Deborah Anderson

Deborah Anderson has written for Focus on the Family, Chicken Soup for the Soul, and numerous other publications. She is a member of SCBWI, TWV, ACFW, CWG, and FCW. Married 30 years, Deborah and her husband enjoy country living in the Midwest. She also spends her time rescuing cats, reading novels, and taking nature walks. Deborah recently completed a supernatural suspense novel. You can contact Deborah at: Visit her at

Diary of A Crazy Writer


I love going to a bookstore, don’t you?

Between that and the library, well, I could easily spend a day in either one of them.

I recently visited Books-A-Million while my husband headed over to a nearby Office Max. Once inside, a friendly clerk led me to the reference section, and I eagerly followed, looking forward to perusing their how-to books on writing.

A short while later, my husband’s voice drifted across the aisle. “Gloria.”

Do you remember the old K-Mart commercial, when the guy was looking for his wife in the store? Well, that’s when my husband started calling me Gloria, but he does this only when we’re shopping.

I wonder why.

By the time he reached me, I had five books stacked on the floor. Of course, I needed every one of them.

“Doing any good?” he said.

I pointed to my pile, pulled another one from the shelf, and cracked it open.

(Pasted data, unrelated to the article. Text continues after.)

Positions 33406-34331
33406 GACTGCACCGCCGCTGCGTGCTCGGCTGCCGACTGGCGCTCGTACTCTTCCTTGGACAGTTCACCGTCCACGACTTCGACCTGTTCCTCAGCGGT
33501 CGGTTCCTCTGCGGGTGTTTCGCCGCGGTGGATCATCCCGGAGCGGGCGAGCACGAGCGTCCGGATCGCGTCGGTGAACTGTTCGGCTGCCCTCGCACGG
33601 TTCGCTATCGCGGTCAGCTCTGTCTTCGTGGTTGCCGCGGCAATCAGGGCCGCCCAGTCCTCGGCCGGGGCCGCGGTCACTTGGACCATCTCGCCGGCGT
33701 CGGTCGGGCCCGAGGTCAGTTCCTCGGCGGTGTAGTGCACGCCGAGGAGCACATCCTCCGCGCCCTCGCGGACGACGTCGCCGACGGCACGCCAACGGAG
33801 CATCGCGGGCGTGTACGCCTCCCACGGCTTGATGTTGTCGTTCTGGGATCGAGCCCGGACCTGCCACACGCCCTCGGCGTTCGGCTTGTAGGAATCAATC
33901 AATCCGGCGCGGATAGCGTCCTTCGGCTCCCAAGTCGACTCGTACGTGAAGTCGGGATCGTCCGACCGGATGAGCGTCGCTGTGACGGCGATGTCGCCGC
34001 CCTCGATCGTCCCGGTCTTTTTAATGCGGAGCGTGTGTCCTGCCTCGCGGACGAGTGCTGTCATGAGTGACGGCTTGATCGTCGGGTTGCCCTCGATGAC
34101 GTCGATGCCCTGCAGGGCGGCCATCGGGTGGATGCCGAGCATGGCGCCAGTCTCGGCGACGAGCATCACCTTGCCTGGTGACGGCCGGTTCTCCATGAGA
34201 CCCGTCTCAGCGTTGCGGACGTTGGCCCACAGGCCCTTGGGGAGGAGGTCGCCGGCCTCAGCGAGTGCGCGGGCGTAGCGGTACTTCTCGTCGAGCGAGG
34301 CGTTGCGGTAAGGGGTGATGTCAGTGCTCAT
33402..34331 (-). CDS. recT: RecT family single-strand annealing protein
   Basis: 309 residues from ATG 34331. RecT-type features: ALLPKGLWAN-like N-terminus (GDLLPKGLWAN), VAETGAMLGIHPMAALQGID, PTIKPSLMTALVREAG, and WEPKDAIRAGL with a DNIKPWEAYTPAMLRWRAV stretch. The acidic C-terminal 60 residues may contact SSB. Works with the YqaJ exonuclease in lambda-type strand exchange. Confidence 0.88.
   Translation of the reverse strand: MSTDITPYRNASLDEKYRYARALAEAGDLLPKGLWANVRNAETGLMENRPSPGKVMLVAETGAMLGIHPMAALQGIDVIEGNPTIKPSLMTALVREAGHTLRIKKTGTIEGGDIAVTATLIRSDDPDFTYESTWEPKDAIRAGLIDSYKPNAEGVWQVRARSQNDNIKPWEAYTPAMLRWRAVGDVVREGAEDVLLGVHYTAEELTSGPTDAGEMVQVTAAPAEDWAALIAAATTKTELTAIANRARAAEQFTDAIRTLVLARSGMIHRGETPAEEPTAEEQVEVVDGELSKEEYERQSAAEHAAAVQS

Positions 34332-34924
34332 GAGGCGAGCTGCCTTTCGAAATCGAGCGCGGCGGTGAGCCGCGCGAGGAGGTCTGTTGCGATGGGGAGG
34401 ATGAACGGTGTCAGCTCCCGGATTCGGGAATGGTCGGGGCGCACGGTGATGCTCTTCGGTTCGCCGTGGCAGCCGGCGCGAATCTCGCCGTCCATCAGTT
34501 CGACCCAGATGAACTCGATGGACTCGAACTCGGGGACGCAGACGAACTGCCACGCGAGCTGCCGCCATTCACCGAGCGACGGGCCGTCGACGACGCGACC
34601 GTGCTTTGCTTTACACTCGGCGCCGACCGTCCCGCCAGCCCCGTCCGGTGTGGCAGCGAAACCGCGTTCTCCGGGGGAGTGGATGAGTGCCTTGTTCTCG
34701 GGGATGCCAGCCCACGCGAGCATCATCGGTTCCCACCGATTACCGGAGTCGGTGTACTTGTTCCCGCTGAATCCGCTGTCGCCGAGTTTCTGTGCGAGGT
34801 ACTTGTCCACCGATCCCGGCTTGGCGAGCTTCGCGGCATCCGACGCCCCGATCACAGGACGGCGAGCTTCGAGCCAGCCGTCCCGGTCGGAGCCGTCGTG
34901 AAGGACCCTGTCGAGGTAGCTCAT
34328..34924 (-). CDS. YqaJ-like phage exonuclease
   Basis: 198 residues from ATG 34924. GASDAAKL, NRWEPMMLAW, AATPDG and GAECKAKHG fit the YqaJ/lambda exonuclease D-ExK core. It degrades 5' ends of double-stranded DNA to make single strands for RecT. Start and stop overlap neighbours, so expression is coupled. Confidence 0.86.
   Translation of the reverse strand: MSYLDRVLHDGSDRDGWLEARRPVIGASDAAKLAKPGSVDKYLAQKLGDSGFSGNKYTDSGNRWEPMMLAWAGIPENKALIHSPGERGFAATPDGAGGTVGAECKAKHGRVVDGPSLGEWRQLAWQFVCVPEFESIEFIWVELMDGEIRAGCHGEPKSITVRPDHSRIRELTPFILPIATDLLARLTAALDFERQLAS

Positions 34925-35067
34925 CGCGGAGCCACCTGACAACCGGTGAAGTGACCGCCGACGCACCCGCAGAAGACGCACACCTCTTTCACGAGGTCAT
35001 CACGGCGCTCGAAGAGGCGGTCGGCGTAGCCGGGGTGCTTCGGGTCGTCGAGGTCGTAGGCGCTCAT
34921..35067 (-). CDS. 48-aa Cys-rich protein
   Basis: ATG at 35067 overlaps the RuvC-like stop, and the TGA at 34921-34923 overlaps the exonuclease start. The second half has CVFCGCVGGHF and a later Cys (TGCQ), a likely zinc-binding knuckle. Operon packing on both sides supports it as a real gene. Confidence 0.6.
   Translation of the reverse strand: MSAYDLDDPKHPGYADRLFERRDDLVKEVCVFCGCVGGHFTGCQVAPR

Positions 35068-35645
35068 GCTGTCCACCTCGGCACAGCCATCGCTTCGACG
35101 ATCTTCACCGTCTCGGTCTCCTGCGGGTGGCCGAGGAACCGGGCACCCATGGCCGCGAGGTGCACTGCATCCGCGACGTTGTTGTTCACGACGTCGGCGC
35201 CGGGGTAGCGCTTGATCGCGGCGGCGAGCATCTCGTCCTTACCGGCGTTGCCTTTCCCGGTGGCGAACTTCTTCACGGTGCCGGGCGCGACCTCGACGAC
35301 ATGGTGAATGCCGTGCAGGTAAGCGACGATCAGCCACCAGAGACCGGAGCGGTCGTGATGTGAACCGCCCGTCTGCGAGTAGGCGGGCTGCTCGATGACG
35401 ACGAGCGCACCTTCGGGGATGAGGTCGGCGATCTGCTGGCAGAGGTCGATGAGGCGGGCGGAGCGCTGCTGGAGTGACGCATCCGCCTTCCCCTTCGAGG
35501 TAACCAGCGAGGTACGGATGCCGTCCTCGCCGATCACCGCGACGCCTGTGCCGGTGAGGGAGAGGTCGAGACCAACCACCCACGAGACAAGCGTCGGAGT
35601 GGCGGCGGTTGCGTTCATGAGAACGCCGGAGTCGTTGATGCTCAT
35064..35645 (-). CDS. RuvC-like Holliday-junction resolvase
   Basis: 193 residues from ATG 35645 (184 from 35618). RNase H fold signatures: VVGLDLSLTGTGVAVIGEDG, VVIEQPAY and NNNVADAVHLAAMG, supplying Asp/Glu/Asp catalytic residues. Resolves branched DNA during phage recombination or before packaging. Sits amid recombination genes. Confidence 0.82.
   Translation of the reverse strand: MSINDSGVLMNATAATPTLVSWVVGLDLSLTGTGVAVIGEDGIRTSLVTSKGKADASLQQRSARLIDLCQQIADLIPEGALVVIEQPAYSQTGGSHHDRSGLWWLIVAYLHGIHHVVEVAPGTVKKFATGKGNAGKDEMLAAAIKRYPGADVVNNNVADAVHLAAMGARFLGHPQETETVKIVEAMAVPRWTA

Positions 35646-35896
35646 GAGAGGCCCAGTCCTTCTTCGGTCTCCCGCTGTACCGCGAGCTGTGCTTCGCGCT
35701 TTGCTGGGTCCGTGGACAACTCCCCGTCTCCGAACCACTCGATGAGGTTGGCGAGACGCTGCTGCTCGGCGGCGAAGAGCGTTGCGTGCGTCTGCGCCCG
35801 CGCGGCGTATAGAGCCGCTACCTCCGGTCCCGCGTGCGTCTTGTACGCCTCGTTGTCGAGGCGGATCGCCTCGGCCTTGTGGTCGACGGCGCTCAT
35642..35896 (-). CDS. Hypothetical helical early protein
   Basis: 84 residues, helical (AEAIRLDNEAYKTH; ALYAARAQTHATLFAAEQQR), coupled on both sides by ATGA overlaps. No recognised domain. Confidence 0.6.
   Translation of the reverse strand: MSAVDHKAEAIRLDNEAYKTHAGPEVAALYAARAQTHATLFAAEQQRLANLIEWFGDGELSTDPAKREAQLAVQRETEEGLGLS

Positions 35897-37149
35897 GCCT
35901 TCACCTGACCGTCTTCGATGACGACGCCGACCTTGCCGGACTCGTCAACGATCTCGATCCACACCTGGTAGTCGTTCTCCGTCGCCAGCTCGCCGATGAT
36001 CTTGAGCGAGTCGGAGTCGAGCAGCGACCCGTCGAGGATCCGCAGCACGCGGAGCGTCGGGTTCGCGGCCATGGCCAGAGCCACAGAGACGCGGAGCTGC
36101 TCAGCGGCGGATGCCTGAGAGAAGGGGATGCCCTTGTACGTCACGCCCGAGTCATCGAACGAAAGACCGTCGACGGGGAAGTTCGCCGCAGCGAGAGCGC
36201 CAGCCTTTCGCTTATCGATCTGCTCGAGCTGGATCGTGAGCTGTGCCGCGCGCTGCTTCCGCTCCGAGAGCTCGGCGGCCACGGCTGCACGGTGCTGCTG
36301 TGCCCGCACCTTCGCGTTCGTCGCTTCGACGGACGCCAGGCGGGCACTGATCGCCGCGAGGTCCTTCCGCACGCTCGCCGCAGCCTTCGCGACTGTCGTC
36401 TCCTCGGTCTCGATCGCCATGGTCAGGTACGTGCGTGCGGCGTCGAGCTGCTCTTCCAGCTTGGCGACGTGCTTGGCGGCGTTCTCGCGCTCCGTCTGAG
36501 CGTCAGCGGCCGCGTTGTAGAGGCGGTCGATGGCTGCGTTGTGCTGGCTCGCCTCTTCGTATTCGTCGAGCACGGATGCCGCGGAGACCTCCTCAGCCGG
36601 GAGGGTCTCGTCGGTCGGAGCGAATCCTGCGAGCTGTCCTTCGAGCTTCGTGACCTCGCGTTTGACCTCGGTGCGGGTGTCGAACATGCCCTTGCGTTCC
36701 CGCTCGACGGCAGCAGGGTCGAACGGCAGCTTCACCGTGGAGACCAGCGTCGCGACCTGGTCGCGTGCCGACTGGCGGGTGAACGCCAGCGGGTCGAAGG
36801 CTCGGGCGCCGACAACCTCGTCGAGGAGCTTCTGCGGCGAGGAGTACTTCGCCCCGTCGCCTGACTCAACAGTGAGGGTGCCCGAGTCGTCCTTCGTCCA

“Okay, I’m going to look for some pottery books.”

“Just hang on a second. After I finish with this one, I’m done.”

After reading the back cover blurb, I attempted to check out the opening pages, but the font was too small. I slammed it shut. Even if ophthalmologists produced quadfocals, I still wouldn’t be able to read the blasted thing.

I picked up my selections. Where had my little dumpling gone?

Oh, yes, something about pottery.

I strolled down a few aisles, lugging my newfound treasures in my arms, and called out for him. “Honey?”

As I turned a corner, I came upon a man, but it wasn’t my beloved. He cast me an I’m-not-your-honey glance.

I winced. “Sorry.”

Judging by his attitude, I think the little booger thought I was trying to hit on him.

I wouldn’t call out for my husband anymore—obviously not a good idea.

After roaming the far side of the store, I spotted him. “Any luck?”

He held up a children’s book. “No, but I found this—for the kids at church.”

“You’re a good man, Charlie Brown. That’s so nice of you.”

And it was. I hadn’t thought about buying books for the kids.

“What about the pottery books?”

“I haven’t seen any.”

“I’ll find some.”

“Deb, they don’t have them. I looked.”

The poor man can’t see his socks in the drawer when he’s looking right at them, either.

I waved my hand, like a Price Is Right model when displaying valuable prizes. “Have you seen the size of this place? They’ll have something.”

I flagged down another friendly clerk who showed us to the right section.

I plucked a book from the shelf. “What about this one?”

He took a quick glance at the cover. “No.”

I continued searching, setting aside my books.

He grabbed a book, studied it for a few seconds, and closed it. “This is what I’m looking for.”

“You haven’t even looked at the rest of these.”

“Don’t need to.”

That’s the difference between him and me. The man knows what he’s looking for, finds it, and then he’s done.